Maine’s hospitals are experiencing more shortages of protective gear in the fight against COVID-19 than the national average, according to a federal report released Friday.

But hospital officials say it’s nowhere near a crisis.

Personal protective equipment, PPE, includes masks, gloves, booties and goggles, and helps keep health care workers safe from COVID-19 infections. According to a report by the U.S. Department of Health and Human Services, Maine had 10 hospitals, representing 29 percent of its hospitals, reporting PPE supply shortages as of last week. The hospitals were not listed. The national average was 21 percent. In New England, 27 percent of hospitals reported shortages. Across the United States, a total of 1,052 hospitals said they did not have enough PPE.

While Maine’s hospitals had tight supplies of protective gear, only three hospitals, 9 percent, reported staffing shortages, compared to 15 percent in New England and 18 percent nationwide.

John Porter, spokesman for MaineHealth, the parent of Maine Medical Center in Portland, Mid Coast Hospital in Brunswick and seven other hospitals in Maine, said the network has had some supply problems with certain sizes of N95 masks, but overall supplies for protective gear are sufficient.

“Supply chains will always cause our numbers to fluctuate, but there is nothing that is causing us any alarm in recent months,” Porter said Friday.

At Northern Light Health, the parent company of Eastern Maine Medical Center in Bangor, Mercy Hospital in Portland and eight other hospitals, supplies are tight but workable, spokeswoman Karen Cashman said.

“Supplies of PPE continue to be tight nationally and here in Maine,” she said in a statement. “Thanks to the hard work and creativity of our supply chain team, we’ve been able to procure the PPE needed to keep our staff and patients safe.”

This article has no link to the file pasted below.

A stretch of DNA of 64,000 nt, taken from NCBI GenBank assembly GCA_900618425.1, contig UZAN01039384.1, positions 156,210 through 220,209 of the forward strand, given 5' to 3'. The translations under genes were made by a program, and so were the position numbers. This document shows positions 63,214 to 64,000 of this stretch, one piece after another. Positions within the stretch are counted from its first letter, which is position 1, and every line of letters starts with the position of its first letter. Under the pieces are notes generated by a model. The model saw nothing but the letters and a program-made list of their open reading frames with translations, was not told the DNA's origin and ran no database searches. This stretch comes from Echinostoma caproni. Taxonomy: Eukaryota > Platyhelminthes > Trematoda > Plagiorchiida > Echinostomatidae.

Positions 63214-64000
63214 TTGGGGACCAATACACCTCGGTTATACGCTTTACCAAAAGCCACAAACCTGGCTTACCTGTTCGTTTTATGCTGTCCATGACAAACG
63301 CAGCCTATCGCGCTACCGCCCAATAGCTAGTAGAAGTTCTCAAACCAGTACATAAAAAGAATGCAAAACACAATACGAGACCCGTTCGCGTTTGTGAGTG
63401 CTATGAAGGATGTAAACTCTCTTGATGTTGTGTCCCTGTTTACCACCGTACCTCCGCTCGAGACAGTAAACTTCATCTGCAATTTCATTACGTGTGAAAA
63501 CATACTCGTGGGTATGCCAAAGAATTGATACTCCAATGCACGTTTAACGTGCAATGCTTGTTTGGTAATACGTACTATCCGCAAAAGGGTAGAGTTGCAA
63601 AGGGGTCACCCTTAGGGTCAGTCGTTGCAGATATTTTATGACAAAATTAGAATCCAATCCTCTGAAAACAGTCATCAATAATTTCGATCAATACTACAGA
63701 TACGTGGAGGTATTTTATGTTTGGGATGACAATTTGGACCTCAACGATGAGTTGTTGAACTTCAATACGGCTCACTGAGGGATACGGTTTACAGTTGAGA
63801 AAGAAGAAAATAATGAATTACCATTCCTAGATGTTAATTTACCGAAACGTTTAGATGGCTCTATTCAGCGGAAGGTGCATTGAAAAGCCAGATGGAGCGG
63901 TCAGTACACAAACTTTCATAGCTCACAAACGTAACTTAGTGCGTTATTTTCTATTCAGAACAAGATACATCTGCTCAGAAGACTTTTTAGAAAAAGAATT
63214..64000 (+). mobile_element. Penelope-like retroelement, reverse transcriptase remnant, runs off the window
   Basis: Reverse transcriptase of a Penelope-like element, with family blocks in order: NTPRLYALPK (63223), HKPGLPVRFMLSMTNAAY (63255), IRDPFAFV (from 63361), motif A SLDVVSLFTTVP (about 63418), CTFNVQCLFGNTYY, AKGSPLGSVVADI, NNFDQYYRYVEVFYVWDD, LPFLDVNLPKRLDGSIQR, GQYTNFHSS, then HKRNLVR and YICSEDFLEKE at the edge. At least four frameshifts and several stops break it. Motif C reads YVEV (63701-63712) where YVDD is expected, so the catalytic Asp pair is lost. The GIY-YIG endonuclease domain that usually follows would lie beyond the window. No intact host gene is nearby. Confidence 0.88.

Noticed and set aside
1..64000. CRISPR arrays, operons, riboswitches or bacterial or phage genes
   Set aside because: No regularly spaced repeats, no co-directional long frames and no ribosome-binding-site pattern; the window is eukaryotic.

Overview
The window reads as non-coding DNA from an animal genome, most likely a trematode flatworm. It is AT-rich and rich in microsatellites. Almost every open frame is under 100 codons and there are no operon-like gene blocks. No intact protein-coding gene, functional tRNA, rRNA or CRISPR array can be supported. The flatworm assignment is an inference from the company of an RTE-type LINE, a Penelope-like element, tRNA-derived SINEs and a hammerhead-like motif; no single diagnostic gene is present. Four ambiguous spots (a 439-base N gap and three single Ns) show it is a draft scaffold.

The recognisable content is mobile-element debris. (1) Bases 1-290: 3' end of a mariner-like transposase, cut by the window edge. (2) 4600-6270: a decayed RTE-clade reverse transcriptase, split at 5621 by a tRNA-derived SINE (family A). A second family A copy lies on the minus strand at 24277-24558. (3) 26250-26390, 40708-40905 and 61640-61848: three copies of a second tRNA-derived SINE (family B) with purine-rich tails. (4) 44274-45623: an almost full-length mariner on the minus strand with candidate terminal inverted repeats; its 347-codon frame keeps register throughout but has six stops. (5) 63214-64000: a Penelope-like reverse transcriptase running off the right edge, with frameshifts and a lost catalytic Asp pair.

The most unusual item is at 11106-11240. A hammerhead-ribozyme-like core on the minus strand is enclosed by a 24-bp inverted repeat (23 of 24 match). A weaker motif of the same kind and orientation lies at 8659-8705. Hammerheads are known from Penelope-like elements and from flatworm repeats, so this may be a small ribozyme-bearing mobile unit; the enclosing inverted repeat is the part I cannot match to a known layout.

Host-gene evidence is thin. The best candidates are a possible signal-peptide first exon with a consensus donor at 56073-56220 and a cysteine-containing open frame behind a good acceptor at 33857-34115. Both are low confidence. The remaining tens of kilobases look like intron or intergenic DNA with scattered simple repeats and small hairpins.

Jeff Austin, vice president of government affairs for the Maine Hospital Association, said he was unaware of any problems with PPE shortages at Maine hospitals.

A spokesperson for Central Maine Medical Center in Lewiston did not return a message Friday.

The shortages in Maine are likely tied to a steady increase in the number of COVID-19 related hospitalizations since November. The number of patients hospitalized eclipsed 100 for the first time on Nov. 23 and hasn’t come down since. Over the last month, there have been at least 177 people hospitalized with COVID-19 in Maine every day and a high of 207 individuals on Jan. 13. Many patients, especially those in critical care, require treatment from multiple health care professionals.

When the pandemic first reached Maine in March, hospitals had to scramble to build up supplies of masks and other gear at a time when there was a limited national stockpile. For many weeks, facilities were forced to share or reuse equipment and also rely on locally made face masks or shields, often from manufacturers that had stopped normal production because of the pandemic. Many hospitals across the country also faced a shortage of ventilators, which have been used regularly with severe cases, but that never became a major issue in Maine.

Staff Writer Eric Russell contributed to this report.

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